Page:Journal of a Voyage to Greenland, in the Year 1821.djvu/25

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or sides, which presented inclined planes, reflected a glare of light, that perfectly dazzled my eyes, and which I can only compare to that obtained by the chemical process of inflaming carbon or phosphorus in oxygen. My renovated health gave me this day an opportunity of attending the duties usual in this ship on the Sabbath: morning, afternoon, and evening service, were performed in the most devout manner by our excellent commander, who, in sermons well suited to a sailor's mind, called the attention of his crew to the serious consideration of their past, present, and future lives. In the evening, the wind began to blow strong; and being accompanied with snow, we did not see the sun take its last departure that we were likely to witness for some months; for, if we continued sailing for twenty-four hours longer, in this direction, it would then be our constant companion, and yield us continued day. I remained on the deck this evening till half past ten o'clock, enjoying the benefit of the light. Latitude by observation, 73° north; thermometer 30°.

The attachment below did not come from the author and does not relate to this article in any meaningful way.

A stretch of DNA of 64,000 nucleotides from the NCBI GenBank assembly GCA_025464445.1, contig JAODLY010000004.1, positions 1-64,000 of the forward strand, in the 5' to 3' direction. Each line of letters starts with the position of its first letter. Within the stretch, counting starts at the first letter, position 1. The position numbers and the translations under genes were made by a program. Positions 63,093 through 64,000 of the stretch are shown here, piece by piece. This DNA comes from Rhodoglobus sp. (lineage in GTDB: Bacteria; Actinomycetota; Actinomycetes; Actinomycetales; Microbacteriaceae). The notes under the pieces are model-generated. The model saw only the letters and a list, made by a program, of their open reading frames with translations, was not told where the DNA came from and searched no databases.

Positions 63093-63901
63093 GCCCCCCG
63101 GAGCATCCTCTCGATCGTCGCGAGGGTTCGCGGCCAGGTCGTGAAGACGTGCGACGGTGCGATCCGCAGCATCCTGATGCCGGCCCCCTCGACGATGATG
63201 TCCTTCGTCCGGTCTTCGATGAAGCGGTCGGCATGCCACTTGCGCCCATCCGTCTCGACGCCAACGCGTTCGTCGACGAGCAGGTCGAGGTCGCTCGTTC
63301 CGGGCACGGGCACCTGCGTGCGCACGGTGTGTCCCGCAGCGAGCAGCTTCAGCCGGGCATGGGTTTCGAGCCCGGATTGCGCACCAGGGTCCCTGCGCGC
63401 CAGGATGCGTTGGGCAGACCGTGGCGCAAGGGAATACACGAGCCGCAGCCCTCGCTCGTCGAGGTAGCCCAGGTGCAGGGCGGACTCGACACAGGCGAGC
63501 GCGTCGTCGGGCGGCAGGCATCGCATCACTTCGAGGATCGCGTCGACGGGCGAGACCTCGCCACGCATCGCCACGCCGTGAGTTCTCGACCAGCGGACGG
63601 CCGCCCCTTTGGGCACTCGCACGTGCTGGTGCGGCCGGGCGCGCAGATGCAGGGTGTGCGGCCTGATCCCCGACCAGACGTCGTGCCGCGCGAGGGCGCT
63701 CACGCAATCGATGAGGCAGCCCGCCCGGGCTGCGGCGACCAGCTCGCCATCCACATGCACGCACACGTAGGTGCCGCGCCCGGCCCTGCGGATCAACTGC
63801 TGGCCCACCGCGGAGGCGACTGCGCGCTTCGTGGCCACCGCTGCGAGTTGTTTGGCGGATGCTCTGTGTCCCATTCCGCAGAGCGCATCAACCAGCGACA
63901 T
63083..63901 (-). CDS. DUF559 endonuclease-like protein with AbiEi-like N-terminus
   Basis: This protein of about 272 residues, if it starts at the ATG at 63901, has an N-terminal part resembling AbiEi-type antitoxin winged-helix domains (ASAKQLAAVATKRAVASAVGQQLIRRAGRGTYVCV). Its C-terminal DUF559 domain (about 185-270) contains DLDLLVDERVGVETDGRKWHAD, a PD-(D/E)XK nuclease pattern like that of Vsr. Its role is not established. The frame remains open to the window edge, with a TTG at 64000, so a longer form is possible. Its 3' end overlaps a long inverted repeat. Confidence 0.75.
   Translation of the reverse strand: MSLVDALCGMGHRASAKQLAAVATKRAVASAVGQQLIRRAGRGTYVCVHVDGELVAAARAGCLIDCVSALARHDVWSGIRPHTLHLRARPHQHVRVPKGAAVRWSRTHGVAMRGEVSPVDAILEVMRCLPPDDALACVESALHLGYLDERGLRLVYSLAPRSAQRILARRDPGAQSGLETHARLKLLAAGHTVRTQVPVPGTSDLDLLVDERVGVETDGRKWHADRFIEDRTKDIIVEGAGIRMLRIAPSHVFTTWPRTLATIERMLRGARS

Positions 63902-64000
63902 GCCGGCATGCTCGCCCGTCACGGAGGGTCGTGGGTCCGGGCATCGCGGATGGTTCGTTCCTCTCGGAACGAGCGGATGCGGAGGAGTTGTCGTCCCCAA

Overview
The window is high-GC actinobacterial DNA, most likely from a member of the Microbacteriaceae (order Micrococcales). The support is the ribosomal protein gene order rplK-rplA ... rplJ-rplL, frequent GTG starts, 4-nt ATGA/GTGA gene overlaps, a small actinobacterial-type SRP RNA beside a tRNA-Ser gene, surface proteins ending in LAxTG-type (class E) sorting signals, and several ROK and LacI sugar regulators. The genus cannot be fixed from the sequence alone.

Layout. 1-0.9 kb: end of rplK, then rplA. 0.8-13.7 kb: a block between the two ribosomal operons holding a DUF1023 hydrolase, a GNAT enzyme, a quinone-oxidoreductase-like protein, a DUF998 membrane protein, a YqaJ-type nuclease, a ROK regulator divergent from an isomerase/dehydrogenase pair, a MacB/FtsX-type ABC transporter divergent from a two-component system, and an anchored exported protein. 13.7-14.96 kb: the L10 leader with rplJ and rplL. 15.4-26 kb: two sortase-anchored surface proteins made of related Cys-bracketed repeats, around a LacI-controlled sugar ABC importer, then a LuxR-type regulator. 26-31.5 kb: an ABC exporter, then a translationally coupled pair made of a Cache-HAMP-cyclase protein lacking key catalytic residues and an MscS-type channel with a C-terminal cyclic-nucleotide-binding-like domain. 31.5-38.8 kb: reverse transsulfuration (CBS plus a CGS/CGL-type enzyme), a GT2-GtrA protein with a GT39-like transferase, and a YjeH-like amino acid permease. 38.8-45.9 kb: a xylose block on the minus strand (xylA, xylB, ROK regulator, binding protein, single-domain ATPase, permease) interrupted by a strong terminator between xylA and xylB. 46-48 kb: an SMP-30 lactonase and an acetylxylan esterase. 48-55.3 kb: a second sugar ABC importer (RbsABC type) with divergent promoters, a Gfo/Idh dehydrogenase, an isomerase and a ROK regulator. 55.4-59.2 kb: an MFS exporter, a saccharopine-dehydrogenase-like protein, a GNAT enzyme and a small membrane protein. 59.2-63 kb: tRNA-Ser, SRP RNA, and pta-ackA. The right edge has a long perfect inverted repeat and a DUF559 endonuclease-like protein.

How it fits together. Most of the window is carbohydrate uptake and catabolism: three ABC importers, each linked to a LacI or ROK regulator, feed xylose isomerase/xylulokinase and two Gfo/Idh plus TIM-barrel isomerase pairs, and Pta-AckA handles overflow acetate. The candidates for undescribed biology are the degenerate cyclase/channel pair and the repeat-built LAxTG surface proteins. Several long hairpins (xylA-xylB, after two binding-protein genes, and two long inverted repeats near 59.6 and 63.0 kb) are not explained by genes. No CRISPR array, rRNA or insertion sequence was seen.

April 30. 
Altering our course in the night to the eastward, to get clear of several large masses of ice, much sail was carried on the ship, and having run far enough for that purpose, we changed to our destined course of north-east. Towards the evening the water lost its former blueness, and became less transparent: as we proceeded, it was yet more turbid, and acquired the appearance of dark water, in which whales are said to delight, the surface assuming a dark bottle-